For the upcoming 'From Mass to Grass', the CMA's Word of Mouth Marketing Conference a challenge was put to me. In 300 words of less what is your best WOM campaign for the ultimate consumer product Chia Pets. Here goes after 5 minutes thinking, sadly that will show in the quality:
Chia pets are obviously something that nobody needs, everybody knows about, and a handful love (you've probably already identified that person from your circle.) Chia Pet is the ultimate frivolous gift. Even the biggest haters deep down wants to receive one, even if the kitsch only validates someone knows you exist enough to bother giving you one.
Therefore lets harvest the Chia lovers and make a space for their Chia love. Everyone knows what a Chia Pet does, but what does it do that we never knew? We create a Chia Hacks space online through a wiki space like Wetpaint to serve as the aggregator home of all hacks Chia. Whether it's videos on hosted on YouTube and the like, images or anything else that sprouts on intimate objects.
Reach out to Chia lovers and challenge them to do what we never you could do. Reward with new and special edition Chia Pets. These guys are your first recruits. As it rampsup add an R&D lab too as delightful tidbits of chia sprout all over the interweb. From there mirror sites for other As Seen on TV products are the natural next step. Spray Hair Hacks or Magic Bullet Hacks (actually that one's already started.)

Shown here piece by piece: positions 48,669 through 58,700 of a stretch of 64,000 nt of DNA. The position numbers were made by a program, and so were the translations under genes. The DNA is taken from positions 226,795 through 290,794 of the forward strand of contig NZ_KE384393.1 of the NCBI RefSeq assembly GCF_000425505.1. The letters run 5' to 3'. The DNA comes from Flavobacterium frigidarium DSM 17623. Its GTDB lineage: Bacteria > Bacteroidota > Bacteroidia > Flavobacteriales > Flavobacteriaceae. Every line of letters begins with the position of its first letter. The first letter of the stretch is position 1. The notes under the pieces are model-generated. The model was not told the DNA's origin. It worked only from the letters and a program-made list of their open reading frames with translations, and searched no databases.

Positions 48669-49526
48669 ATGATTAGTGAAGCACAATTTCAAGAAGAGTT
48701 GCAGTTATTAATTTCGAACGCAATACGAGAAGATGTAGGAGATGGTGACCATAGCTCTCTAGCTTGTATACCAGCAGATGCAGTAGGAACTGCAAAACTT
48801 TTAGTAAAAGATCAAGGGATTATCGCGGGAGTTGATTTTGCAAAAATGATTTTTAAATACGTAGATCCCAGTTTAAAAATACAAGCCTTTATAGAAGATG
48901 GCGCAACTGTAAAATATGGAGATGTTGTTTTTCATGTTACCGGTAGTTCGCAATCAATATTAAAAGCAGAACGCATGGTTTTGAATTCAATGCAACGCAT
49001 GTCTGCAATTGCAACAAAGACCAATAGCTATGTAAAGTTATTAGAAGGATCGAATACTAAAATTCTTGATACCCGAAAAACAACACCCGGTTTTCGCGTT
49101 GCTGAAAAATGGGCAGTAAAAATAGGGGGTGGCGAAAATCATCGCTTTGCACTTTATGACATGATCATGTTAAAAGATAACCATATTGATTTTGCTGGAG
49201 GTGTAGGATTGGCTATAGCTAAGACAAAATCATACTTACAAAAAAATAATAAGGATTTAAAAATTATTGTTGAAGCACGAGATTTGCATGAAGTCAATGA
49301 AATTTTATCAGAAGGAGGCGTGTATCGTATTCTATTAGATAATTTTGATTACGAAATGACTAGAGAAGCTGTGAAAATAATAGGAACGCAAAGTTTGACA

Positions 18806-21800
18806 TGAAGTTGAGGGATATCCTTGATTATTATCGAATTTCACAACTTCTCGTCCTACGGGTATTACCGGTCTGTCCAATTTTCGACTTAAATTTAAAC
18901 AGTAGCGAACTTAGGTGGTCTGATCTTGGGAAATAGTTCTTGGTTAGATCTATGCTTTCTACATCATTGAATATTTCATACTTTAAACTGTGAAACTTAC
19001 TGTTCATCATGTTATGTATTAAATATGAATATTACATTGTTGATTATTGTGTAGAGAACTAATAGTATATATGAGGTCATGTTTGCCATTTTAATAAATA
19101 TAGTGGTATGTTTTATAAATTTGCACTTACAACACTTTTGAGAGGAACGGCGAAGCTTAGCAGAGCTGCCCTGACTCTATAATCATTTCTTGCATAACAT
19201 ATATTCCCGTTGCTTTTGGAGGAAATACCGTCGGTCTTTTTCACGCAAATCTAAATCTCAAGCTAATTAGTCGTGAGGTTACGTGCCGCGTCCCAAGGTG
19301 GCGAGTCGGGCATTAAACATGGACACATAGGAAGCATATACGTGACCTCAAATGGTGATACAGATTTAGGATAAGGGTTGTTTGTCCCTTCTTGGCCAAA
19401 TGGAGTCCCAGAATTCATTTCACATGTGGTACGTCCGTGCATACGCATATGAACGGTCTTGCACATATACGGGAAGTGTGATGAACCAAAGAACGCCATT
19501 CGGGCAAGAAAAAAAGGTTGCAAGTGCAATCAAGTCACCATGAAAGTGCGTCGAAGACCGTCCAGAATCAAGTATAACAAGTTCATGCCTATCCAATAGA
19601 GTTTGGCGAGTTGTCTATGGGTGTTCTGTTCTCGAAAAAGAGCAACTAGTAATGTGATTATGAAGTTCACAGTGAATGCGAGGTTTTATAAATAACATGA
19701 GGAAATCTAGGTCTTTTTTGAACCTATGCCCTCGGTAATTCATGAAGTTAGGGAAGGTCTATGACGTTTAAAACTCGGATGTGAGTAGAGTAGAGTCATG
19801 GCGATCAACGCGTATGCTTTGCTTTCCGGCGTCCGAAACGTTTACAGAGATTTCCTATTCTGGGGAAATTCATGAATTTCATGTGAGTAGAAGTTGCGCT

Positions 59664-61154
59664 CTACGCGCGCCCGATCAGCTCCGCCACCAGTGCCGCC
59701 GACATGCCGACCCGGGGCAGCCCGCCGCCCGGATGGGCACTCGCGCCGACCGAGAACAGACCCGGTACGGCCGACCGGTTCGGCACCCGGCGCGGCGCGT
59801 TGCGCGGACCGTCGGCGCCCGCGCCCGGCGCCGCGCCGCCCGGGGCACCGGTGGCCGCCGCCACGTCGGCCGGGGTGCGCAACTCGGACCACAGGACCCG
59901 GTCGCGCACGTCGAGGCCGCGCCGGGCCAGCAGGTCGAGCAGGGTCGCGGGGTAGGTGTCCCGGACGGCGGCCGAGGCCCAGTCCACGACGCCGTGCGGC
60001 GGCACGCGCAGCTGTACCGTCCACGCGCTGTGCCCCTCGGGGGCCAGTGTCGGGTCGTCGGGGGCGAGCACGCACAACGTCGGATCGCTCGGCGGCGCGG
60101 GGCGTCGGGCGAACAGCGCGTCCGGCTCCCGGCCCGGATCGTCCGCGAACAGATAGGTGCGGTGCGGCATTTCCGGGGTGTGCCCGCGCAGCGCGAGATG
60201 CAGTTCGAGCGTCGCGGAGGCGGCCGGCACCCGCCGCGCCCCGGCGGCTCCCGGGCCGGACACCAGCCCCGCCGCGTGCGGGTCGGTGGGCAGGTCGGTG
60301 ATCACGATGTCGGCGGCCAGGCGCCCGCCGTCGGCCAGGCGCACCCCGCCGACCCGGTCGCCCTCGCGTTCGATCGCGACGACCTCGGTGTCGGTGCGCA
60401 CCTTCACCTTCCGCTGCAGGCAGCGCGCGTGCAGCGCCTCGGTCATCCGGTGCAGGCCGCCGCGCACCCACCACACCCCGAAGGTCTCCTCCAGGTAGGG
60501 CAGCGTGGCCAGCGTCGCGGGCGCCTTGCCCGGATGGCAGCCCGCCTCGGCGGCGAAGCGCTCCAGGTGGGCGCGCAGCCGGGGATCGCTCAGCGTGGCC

There you go my Chia friends...
When you start looking at a problem and it seems really simple, you don't really understand the complexity of the problem. Then you get into the problem, and you see that it's really complicated, and you come up with all these convoluted solutions. That's sort of the middle, and that's where most people stop.... But the really great person will keep on going and find the key, the underlying principle of the problem—and come up with an elegant, really beautiful solution that works. That's what we wanted to do with Mac.
—Steve Jobs on the original Mac, from Insanely Great, written by Steven Levy
Love this film produced by Mountain Dew on emergence of skate culture in NYC called Deathbowl to Downtown. More than just a coop of something cool they have added something to the cultural repository of what's now a mainstream activity. Very tastefully done and the trailer already makes the film look fascinating. Nice to see they have evolved from the XGames mindset and do something cool rather than try to be cool.
Just a thought, if you run a global brand, shouldn't the first media priority be how to maximize your investment in the one and only truly global media network - the world wide web? Not how does each country maximize as part of their overall plan - which they should - but how do I multi billion dollar a year marketer create singular ideas or repositories of compelling content that anyone in almost every country can touch and engage in. If I was engaged in the same media and material that someone in India does, that makes my Coke experience feel really big. Really really big. I like what they as a company have done with the Coke Side of Life, and the localizations are great, but wouldn't that be an awesome brief - develop an idea around the Coke Side of Life that unites the world. Doesn't talk about uniting the world, or teaching us to sing, but is a single idea that me on my computer in Canada that soemone on their 3g phone in Idea can enjoy.
Just a thought...